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A Very Rare Teppo Pill Lock


I would like to describe a very rare and interesting Japanese Teppo of the late Edo Period. But first a little background information should be disseminated. Gun makers the world over had been interested in developing an ignition system to replace the Flint Lock mechanism. Napoleon had ordered French scientists, engineers, inventors to devise a more reliable ignition system than the Flint Lock. By 1800 several compounds had been discovered that were capable of detonation when struck by a sharp blow. A French scientist Claude-Louis Berthollet had been experimenting with such compounds with the intent of not ignition but of replacing black powder as a gunpowder. He abandoned his research when he found that the compounds were too explosive and forceful to act as a propellant.

A Scottish Clergyman and amateur chemist by the name of Alexander John Forsyth was also experimenting with these compounds as early as 1793.
His idea was not to find a substitute for black powder but rather a better ignition system to detonate the black powder charge contained in the barrel of his gun. You see he was an avid waterfowl hunter and often found on rainy days his flintlock shotgun was prone to misfires. It was to him that credit is given for the use of a compound and the development of his scent bottle dispersal of the percussion sensitive compound ( Fulminate of Mercury ) is to be credited. His system although effective was so delicate that few firearms were built on his invention. He patented his invention in 1807.

It probably falls to a British Gun Maker by the name Joseph Manton ... who actually formed the explosive compound into a tiny pill. Thus with a single pill sitting in a tiny recess in the pan ... finally an easily workable SIMPLE system of ignition was developed to replace the flintlock. Far from being perfect this pill was so tiny as to be easily dropped and again the system was only in favour a very short time before the invention ( supposedly by several inventors ) was developed but credit is generally ( although erroneously ) given to an American Joshua Shaw who patented it in 1822, ... that being the percussion cap. Although of little significance to this article it has pretty much now been proven to be the invention of a French gentleman Monsieur Prelat in his patent of 1818. A small cup shaped piece of copper closed at one end that not only contained the ignition compound but could be fitted over a nipple with a vent leading to the main barrel charge. It was not until the 1850's that the percussion cap was integrated into a metallic cartridge containing all in one unit, .... the ignition, the powder charge and bullet. By the late 1860's the metallic cartridge had made the percussion system obsolete and for the most part the metallic cartridge is to this day the most common form of ammunition.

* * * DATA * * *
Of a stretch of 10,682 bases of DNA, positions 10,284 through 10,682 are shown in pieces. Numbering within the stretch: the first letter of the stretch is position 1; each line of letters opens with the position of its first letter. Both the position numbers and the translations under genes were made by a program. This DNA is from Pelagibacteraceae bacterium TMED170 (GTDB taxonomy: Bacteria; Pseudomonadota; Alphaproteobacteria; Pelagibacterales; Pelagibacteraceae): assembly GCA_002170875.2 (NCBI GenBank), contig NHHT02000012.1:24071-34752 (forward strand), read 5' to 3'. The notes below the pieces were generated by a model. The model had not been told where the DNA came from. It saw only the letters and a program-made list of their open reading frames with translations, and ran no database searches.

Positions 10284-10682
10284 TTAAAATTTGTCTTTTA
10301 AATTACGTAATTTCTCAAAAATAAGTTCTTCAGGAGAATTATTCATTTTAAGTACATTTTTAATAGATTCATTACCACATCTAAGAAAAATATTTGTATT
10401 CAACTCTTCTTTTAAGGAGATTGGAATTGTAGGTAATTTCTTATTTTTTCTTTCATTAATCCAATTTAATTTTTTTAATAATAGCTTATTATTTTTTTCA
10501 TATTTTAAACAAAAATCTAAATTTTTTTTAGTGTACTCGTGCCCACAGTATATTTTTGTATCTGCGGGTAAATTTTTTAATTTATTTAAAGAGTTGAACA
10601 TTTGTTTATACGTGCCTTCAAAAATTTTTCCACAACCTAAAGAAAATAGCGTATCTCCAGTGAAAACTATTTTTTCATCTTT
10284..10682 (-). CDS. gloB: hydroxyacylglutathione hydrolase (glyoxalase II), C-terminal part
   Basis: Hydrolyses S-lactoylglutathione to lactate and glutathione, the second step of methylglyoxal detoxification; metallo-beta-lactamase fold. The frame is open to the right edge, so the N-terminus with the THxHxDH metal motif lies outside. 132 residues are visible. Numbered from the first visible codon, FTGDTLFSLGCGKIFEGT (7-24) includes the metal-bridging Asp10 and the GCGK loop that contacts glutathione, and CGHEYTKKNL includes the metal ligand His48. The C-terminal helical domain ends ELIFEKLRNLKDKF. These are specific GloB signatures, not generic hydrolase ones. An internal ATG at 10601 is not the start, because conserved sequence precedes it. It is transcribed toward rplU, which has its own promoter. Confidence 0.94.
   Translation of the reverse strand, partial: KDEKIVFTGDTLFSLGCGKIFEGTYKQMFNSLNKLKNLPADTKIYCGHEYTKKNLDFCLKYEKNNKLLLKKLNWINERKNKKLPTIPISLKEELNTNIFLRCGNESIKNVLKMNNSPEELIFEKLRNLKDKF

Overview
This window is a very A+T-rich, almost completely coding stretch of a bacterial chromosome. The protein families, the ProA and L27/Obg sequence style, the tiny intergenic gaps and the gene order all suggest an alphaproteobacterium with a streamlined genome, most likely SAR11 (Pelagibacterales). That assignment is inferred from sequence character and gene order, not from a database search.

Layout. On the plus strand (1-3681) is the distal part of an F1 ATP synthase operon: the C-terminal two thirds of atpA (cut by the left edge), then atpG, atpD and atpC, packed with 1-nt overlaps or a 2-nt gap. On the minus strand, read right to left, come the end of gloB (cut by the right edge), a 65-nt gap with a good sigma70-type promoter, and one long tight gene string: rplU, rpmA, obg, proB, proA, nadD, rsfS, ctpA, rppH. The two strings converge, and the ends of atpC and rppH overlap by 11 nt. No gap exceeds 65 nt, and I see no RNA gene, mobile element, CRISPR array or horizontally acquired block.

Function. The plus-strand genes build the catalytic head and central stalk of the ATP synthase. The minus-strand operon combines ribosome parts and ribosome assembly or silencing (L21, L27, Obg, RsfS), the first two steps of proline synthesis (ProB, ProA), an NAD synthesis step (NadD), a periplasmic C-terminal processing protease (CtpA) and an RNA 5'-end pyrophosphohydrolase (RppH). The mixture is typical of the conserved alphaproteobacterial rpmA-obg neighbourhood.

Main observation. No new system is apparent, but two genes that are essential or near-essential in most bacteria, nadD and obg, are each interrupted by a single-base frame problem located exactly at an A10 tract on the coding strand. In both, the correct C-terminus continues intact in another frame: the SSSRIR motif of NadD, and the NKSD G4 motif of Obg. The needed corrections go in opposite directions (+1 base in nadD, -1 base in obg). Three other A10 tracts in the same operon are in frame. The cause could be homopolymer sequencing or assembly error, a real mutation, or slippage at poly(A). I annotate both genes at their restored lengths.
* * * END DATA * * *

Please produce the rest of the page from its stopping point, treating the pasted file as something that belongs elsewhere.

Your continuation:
Now on to the specimen pictured. Although very little is known of the development of percussion detonating compounds in Japan. It is known that one Sakuma Shozan a chemist and physician in Matsushiro Fief in Nagano Prefecture was experimenting with detonating compounds in the early 19th century. It is almost certain that he would have learned of the experiments being carried out in Europe via " Learned Books " being imported into Japan. It seems to follow that a certain gunsmith by the name of Katai Kyosuke Naotetsu from Shinshu may have been converting a few existing matchlocks to the PILL system of ignition by inserting a solid striking pin into the mouth of the matchlock serpentine. This being around Bunsei 10 ( 1827 ). This may be true as he is credited with upgrading the pill lock by the addition of a sliding pill box In Tempo era ( 1830 - 1844 ) as seen on the gun presented here as well as those found on page 171 of Tairwa Sawata's book on early Japanese Firearms.

I do not know if Katai Kyosuke Naotetsu was the builder of this firearm pictured or if he is solely responsible for ALL of those pictured in Taira Sawata's book, ... but I believe ALL were created in the same workshop. I base this conclusion on the unique similarities. Note the style of sliding pill dispenser ( little or no variation ). The stock shape of each, ... the assisted lever for cocking the serpentine, ... the serpentine shape, ... the iron ramrod of peculiar style ( fitted with a hinge arrangement for withdrawing and inserting in the barrel and then fitting the handle into the muzzle when not in use ), ... the exiting of the ramrod from the stock part way down the stock. Trigger's and trigger guards pretty much identical. With the exception of the hinged ramrod ( a rarity on any matchlock but are found ) and of course trigger and trigger guard, ... I know of no other similar examples in Japanese firearms.

This particular example weighs in at 3.5 kg. It is 95 cm in length. The caliber is 1.55 cm therefore 6 monme. The only missing piece that I have noticed is a small round iron cover for the firing pin arm spring. This could easily be made up and replaced with a little caution as to the thread size of the screw which would have held it secure.


... Ron Watson

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